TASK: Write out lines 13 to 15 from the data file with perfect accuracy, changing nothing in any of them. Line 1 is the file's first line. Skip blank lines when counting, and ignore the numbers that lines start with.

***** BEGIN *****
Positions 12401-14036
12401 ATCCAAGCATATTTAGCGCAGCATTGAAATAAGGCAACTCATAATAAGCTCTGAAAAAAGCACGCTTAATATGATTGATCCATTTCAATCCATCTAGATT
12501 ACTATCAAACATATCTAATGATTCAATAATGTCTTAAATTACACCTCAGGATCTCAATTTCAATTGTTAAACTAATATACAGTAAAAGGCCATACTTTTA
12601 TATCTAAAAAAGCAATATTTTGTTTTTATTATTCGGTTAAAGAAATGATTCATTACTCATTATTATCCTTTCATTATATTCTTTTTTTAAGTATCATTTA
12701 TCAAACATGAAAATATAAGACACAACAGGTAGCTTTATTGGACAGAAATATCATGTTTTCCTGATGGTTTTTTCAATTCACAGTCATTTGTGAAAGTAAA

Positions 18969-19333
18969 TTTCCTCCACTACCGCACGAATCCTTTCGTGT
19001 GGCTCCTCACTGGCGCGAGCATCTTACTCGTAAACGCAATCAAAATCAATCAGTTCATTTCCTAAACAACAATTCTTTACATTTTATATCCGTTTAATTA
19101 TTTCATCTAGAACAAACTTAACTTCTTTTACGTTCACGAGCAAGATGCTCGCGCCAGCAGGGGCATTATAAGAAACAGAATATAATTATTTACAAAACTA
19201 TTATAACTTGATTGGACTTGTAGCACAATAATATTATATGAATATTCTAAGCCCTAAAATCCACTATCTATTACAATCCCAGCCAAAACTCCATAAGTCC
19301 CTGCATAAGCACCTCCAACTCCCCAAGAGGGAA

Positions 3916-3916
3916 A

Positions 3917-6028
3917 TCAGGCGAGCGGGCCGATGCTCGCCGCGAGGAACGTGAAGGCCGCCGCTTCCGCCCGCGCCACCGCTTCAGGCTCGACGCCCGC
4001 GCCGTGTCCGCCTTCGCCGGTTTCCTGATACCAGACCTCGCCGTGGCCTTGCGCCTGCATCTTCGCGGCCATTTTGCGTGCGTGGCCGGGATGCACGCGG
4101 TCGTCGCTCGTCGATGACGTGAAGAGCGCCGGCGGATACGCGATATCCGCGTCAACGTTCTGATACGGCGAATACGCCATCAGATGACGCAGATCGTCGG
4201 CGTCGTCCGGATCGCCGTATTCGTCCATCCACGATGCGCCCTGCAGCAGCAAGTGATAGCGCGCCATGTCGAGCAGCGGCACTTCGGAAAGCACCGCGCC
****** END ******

3916 A

Positions 3917-6028
3917 TCAGGCGAGCGGGCCGATGCTCGCCGCGAGGAACGTGAAGGCCGCCGCTTCCGCCCGCGCCACCGCTTCAGGCTCGACGCCCGC